Indicted US Representative George Santos on Thursday struck a defiant note ahead of an expected vote to expel him from Congress and lashed out at other lawmakers in what could be his final days on Capitol Hill.
"This is bullying," Santos said at a news conference outside the Capitol. "It's all theatre."
The 35-year-old first-term congressman faces criminal campaign-finance charges and has admitted to fabricating much of his biography. His fellow Republicans have scheduled a vote on his expulsion on Friday.
Santos survived one expulsion vote earlier this month, but faces longer odds this time. A bipartisan congressional probe released after the vote found evidence that he spent campaign money on Botox, luxury brands such as Hermes and on OnlyFans, an online platform known for sexual content.
That has prompted some of the Republicans who previously voted against removing him to withdraw their support.
Santos declined to comment on that report, but said he was not wearing anything purchased with campaign funds.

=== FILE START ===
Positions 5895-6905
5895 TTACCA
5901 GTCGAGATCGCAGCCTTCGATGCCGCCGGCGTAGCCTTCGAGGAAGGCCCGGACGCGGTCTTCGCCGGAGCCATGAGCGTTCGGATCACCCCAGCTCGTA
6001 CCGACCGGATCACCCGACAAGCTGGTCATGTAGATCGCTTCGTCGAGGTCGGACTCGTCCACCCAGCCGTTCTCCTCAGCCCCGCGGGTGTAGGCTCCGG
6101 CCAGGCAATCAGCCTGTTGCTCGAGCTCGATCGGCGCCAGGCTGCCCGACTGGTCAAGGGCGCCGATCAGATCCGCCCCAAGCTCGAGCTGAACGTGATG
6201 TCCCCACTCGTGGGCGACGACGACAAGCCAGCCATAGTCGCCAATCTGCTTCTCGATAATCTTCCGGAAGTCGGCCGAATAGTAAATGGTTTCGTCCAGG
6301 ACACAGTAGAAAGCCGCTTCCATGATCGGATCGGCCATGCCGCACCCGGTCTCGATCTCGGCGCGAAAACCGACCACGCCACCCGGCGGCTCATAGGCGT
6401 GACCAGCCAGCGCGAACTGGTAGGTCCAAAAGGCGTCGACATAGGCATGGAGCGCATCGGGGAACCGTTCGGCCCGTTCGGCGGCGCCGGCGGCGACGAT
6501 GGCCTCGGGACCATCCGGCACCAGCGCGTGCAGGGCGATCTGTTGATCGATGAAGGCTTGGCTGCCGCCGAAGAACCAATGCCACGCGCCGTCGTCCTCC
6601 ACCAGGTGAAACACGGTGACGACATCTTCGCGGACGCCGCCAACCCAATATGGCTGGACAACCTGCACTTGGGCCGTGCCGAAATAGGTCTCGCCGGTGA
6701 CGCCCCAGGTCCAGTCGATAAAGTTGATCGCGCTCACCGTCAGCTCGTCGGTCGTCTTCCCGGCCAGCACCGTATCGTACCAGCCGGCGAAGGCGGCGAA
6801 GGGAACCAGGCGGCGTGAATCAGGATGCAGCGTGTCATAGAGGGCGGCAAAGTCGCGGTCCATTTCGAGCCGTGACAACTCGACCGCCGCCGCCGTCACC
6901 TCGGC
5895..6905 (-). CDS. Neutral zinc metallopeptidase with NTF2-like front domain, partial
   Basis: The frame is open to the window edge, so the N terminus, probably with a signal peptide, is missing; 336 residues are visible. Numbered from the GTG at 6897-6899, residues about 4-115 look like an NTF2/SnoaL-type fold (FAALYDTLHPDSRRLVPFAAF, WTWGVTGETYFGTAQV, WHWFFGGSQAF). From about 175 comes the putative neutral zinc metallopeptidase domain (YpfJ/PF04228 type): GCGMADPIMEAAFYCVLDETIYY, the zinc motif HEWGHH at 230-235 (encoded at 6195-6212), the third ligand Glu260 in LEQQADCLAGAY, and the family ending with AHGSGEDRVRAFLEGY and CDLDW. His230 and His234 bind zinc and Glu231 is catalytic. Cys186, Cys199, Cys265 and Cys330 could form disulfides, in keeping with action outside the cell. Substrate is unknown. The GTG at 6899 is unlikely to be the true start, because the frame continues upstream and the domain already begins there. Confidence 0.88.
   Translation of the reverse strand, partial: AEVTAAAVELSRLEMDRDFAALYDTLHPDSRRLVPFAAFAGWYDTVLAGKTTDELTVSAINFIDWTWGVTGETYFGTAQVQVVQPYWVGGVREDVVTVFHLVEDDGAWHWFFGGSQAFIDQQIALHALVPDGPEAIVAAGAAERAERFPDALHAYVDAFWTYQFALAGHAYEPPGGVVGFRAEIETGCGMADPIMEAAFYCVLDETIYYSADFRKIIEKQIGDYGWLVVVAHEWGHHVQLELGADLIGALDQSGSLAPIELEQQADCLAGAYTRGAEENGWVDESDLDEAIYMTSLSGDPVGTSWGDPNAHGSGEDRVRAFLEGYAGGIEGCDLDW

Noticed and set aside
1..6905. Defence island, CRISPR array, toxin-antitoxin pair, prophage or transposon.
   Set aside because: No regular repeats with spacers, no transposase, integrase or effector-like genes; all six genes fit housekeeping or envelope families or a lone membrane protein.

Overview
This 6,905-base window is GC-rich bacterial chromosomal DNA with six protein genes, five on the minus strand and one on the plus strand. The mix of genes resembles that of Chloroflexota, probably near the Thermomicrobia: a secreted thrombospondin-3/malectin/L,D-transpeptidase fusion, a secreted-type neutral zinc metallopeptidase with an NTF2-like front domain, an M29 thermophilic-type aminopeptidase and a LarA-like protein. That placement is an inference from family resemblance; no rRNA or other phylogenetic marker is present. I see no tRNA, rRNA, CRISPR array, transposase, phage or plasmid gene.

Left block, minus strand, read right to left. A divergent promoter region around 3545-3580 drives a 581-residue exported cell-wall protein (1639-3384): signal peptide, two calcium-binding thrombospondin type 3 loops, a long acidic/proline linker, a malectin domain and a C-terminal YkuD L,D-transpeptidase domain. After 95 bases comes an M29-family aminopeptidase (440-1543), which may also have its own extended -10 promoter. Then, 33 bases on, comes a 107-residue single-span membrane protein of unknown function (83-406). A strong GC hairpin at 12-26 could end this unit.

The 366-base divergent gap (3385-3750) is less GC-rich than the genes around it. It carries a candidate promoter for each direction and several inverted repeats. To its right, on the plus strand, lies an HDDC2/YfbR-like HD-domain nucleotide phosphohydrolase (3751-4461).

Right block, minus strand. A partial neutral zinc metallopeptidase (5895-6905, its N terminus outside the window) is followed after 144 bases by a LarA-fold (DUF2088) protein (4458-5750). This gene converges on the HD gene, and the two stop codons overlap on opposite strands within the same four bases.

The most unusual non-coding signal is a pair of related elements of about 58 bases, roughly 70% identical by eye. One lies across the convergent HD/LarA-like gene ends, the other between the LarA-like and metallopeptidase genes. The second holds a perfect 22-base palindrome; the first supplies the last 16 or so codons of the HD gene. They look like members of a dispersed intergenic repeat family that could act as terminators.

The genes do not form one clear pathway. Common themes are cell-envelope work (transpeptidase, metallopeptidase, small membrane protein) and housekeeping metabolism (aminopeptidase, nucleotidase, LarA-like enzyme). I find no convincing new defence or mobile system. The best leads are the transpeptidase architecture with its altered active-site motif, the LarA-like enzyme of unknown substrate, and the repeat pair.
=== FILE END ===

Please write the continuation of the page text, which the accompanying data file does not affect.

"These are six years old," he said, pointing at his shoes.
Later in the day, he filed a motion to force an expulsion vote against Democratic Representative Jamaal Bowman, who pleaded guilty in October to a misdemeanour charge of setting off a fire alarm before a vote. That is unlikely to succeed as it would need substantial Democratic support.
"This is just another meaningless stunt in his long history of cons, antics, and outright fraud," Bowman said in a statement.
Santos has said he will not run for reelection next year but has remained bellicose in the face of growing pressure that he step down. The drumbeat of scandal has left him isolated in Congress, where he sits on no committees and has little influence.
Santos predicted he would be forced out in Friday's vote and said he was proud of his record in Congress. "I wish I could do more, (but) if this is it, this is it," he said.
Without his seat, Republicans' already slim 222-213 majority would narrow further. His district, which includes parts of New York City and its Long Island suburbs, is seen as competitive.
An election to fill his seat would be held within three months, according to New York state law.
At least 77 Republicans will have to vote for expulsion, along with the chamber's 213 Democrats, to meet the two-thirds majority required under the US Constitution. (Reuters)